Matt Ackermann – So, I think when it comes to the client experience, that it’s so critical, right? And it’s something where a lot of coaches would talk about that. When a client walks in, knowing what their favorite drinks are, keeping track of things, so a client feels like they are your only client. And I hear that and I would initially kind of — my nose would crinkle, but it made sense. What’s interesting about it was when they would talk about it, it made sense to the advisors, but what I always found interesting when people would talk about client experience and things like that, is that I just want to believe they’re already giving clients the best experience.  

Ben Jones – So, as we wrap things up, maybe — I’d love to just get from you kind of a summary of kind of maybe the three or so things of advice and such that you gathered by doing this show. What are kind of the top three pieces of advice that you feel advisors could really think about and take away from our discussion in the months ahead?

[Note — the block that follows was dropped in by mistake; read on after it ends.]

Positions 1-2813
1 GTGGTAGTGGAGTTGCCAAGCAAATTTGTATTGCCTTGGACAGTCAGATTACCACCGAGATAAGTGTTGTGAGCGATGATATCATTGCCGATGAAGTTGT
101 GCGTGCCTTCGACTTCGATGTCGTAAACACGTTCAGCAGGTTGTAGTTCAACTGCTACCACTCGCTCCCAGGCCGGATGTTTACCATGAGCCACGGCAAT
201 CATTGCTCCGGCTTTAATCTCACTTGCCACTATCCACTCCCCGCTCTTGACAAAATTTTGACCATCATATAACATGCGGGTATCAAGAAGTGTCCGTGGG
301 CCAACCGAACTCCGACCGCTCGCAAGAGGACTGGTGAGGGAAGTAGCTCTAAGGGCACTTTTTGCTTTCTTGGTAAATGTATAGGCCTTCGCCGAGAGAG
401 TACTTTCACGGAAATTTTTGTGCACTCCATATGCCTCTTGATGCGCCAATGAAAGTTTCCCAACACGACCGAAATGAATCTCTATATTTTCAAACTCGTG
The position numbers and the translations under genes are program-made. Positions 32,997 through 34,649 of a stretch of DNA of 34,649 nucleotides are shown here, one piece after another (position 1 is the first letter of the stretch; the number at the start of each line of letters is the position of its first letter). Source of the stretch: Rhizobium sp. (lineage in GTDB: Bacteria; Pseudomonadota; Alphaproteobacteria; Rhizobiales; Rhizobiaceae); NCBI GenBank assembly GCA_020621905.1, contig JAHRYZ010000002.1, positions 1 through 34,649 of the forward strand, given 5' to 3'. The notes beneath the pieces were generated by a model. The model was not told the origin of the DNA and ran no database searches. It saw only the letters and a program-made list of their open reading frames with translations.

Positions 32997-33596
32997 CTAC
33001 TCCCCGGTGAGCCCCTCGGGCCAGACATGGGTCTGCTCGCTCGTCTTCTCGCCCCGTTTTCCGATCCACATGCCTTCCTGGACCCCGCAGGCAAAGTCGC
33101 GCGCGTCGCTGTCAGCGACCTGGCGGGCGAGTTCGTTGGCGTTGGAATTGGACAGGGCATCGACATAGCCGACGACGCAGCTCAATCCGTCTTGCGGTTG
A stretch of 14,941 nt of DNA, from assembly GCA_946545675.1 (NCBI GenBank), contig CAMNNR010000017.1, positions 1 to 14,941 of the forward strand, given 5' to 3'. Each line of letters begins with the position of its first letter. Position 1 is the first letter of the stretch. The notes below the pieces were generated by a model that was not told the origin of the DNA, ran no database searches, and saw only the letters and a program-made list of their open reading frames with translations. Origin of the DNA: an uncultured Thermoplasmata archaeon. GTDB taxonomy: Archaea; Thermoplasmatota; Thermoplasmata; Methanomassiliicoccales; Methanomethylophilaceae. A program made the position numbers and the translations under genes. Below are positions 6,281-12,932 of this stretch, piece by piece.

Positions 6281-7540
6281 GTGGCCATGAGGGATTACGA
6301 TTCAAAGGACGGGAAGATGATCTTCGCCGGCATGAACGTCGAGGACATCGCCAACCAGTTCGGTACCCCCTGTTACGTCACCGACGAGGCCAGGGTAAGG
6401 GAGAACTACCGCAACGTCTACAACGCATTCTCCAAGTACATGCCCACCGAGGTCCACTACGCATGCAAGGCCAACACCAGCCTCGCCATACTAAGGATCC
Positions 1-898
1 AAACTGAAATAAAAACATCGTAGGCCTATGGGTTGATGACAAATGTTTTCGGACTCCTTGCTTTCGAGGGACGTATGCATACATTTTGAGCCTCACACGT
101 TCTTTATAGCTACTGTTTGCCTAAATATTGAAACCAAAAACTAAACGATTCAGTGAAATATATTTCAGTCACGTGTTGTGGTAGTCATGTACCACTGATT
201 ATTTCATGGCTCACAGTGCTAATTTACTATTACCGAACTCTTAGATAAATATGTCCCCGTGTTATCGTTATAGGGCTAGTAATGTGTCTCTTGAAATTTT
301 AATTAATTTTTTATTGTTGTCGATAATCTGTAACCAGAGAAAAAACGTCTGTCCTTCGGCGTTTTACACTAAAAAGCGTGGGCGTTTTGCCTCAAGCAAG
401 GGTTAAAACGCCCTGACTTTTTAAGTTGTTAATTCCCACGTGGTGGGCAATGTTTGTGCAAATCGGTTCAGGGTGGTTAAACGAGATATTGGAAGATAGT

Matt Ackermann – Sure. So I guess I start with change can always seem overwhelming. And so, start with something simple. It’s why even when we do little video interviews, we always end with what’s one piece of advice, because it always can seem — a lot of this can seem overwhelming. Start small. Don’t feel like you’ve got to go out and change your whole technology platform or hire a new firm, or add a bunch of a people. Start something small and see how it feels for you and your practice, and go from there. It’s a journey, right? Start with a simple step and grow from there. The next thing is again, it’s all about simple steps and think about your client first. Think about the client experience, which is something we just talked about. The client experience is critical. So start from there, too, and think about if I was on my client’s side of the desk, how would I want this news delivered? How would I want to talk to them? And if this is about growth for you, if it’s about growing your practice and expanding from here, trust the people you hire and add to do their job right, too. I mean, if — and think about how you’d feel if you were on the other side of the desk and you were the employee and you were being micro-managed. So you know, it’s simple, right. Start small, put yourself in the other person’s shoes, and have a strategy so that you can have big success over time.